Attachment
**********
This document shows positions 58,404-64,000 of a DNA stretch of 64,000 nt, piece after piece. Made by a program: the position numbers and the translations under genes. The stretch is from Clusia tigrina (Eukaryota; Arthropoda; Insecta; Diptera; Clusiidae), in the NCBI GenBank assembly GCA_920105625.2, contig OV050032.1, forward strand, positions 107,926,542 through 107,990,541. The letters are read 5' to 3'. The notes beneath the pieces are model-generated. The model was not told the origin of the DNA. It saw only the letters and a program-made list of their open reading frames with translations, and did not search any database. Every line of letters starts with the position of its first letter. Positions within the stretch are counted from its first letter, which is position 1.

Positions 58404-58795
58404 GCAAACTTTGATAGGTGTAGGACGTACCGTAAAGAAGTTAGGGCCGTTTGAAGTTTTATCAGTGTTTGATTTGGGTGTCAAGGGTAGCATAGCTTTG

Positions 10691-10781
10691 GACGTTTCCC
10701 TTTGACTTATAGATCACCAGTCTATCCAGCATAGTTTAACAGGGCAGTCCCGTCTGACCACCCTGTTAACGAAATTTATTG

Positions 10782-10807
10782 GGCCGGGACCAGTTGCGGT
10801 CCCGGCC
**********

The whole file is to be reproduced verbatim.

This document shows positions 58,404-64,000 of a DNA stretch of 64,000 nt, piece after piece. Made by a program: the position numbers and the translations under genes. The stretch is from Clusia tigrina (Eukaryota; Arthropoda; Insecta; Diptera; Clusiidae), in the NCBI GenBank assembly GCA_920105625.2, contig OV050032.1, forward strand, positions 107,926,542 through 107,990,541. The letters are read 5' to 3'. The notes beneath the pieces are model-generated. The model was not told the origin of the DNA. It saw only the letters and a program-made list of their open reading frames with translations, and did not search any database. Every line of letters starts with the position of its first letter. Positions within the stretch are counted from its first letter, which is position 1.

Positions 58404-58795
58404 GCAAACTTTGATAGGTGTAGGACGTACCGTAAAGAAGTTAGGGCCGTTTGAAGTTTTATCAGTGTTTGATTTGGGTGTCAAGGGTAGCATAGCTTTG

Positions 10691-10781
10691 GACGTTTCCC
10701 TTTGACTTATAGATCACCAGTCTATCCAGCATAGTTTAACAGGGCAGTCCCGTCTGACCACCCTGTTAACGAAATTTATTG

Positions 10782-10807
10782 GGCCGGGACCAGTTGCGGT
10801 CCCGGCC